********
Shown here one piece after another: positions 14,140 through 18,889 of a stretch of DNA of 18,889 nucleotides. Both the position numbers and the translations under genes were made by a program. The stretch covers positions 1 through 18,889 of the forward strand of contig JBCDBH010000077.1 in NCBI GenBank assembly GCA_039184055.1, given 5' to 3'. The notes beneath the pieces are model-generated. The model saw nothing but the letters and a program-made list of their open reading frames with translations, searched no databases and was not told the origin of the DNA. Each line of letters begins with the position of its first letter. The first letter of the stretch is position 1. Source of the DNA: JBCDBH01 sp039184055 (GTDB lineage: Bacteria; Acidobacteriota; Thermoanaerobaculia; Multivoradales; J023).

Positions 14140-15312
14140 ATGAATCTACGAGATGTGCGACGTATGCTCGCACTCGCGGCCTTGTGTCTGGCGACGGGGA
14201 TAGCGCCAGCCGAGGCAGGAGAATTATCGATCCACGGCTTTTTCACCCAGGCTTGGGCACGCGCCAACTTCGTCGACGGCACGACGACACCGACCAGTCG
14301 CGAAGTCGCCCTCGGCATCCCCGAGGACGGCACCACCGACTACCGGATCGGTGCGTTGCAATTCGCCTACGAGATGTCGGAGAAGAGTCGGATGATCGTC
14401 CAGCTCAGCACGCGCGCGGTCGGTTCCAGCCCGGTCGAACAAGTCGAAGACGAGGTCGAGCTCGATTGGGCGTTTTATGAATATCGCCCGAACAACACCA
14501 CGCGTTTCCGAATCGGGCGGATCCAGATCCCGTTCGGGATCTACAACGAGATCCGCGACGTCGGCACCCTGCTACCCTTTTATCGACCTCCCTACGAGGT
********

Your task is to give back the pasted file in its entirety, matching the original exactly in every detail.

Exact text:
Shown here one piece after another: positions 14,140 through 18,889 of a stretch of DNA of 18,889 nucleotides. Both the position numbers and the translations under genes were made by a program. The stretch covers positions 1 through 18,889 of the forward strand of contig JBCDBH010000077.1 in NCBI GenBank assembly GCA_039184055.1, given 5' to 3'. The notes beneath the pieces are model-generated. The model saw nothing but the letters and a program-made list of their open reading frames with translations, searched no databases and was not told the origin of the DNA. Each line of letters begins with the position of its first letter. The first letter of the stretch is position 1. Source of the DNA: JBCDBH01 sp039184055 (GTDB lineage: Bacteria; Acidobacteriota; Thermoanaerobaculia; Multivoradales; J023).

Positions 14140-15312
14140 ATGAATCTACGAGATGTGCGACGTATGCTCGCACTCGCGGCCTTGTGTCTGGCGACGGGGA
14201 TAGCGCCAGCCGAGGCAGGAGAATTATCGATCCACGGCTTTTTCACCCAGGCTTGGGCACGCGCCAACTTCGTCGACGGCACGACGACACCGACCAGTCG
14301 CGAAGTCGCCCTCGGCATCCCCGAGGACGGCACCACCGACTACCGGATCGGTGCGTTGCAATTCGCCTACGAGATGTCGGAGAAGAGTCGGATGATCGTC
14401 CAGCTCAGCACGCGCGCGGTCGGTTCCAGCCCGGTCGAACAAGTCGAAGACGAGGTCGAGCTCGATTGGGCGTTTTATGAATATCGCCCGAACAACACCA
14501 CGCGTTTCCGAATCGGGCGGATCCAGATCCCGTTCGGGATCTACAACGAGATCCGCGACGTCGGCACCCTGCTACCCTTTTATCGACCTCCCTACGAGGT